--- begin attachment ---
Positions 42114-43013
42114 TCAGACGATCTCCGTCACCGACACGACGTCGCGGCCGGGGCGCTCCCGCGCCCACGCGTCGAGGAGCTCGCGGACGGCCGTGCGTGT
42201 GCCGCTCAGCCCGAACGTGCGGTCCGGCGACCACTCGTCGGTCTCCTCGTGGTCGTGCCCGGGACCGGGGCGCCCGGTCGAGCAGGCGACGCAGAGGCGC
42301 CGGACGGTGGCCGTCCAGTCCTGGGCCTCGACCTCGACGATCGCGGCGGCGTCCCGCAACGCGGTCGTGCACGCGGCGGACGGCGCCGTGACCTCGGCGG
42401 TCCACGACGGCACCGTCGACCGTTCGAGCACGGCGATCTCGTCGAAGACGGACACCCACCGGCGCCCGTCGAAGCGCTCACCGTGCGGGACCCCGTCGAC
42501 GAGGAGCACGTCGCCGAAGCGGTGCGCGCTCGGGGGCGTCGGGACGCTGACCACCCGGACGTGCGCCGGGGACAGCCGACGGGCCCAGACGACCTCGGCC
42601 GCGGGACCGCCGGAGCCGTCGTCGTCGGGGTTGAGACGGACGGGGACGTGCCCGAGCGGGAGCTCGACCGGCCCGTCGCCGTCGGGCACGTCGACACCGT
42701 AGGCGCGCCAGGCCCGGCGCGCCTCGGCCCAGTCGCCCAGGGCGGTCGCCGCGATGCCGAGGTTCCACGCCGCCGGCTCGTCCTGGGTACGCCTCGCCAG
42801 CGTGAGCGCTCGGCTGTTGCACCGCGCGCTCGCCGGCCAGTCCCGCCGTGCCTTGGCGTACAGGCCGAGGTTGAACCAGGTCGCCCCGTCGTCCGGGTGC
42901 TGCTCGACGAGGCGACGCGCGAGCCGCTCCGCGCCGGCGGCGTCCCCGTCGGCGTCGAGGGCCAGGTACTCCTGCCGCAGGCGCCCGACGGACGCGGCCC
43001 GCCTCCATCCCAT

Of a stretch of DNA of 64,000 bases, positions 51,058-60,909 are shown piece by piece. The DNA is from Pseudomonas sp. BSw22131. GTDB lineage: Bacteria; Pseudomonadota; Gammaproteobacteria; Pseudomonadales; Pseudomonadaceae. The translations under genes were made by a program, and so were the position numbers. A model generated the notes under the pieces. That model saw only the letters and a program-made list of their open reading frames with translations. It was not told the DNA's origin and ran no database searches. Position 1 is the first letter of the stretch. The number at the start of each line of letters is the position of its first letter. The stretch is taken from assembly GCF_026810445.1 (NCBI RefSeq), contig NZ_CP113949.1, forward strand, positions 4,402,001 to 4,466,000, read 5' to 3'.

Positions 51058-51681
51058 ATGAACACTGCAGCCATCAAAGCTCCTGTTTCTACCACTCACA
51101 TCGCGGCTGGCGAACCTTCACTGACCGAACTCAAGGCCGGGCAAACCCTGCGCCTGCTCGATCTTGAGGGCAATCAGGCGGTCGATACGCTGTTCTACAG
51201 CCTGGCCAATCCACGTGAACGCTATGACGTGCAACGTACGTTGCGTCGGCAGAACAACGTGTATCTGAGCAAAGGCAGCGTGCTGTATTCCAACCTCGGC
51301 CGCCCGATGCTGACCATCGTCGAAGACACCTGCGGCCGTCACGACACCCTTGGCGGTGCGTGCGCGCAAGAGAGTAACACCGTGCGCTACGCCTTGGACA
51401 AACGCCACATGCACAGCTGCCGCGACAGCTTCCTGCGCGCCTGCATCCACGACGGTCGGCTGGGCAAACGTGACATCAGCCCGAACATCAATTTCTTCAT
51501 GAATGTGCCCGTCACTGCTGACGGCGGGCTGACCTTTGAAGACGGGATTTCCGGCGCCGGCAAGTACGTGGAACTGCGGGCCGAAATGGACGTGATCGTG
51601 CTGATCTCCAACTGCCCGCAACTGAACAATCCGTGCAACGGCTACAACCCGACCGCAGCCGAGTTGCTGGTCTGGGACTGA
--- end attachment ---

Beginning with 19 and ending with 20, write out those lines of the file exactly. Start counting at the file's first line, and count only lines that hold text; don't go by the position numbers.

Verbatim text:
51501 GAATGTGCCCGTCACTGCTGACGGCGGGCTGACCTTTGAAGACGGGATTTCCGGCGCCGGCAAGTACGTGGAACTGCGGGCCGAAATGGACGTGATCGTG
51601 CTGATCTCCAACTGCCCGCAACTGAACAATCCGTGCAACGGCTACAACCCGACCGCAGCCGAGTTGCTGGTCTGGGACTGA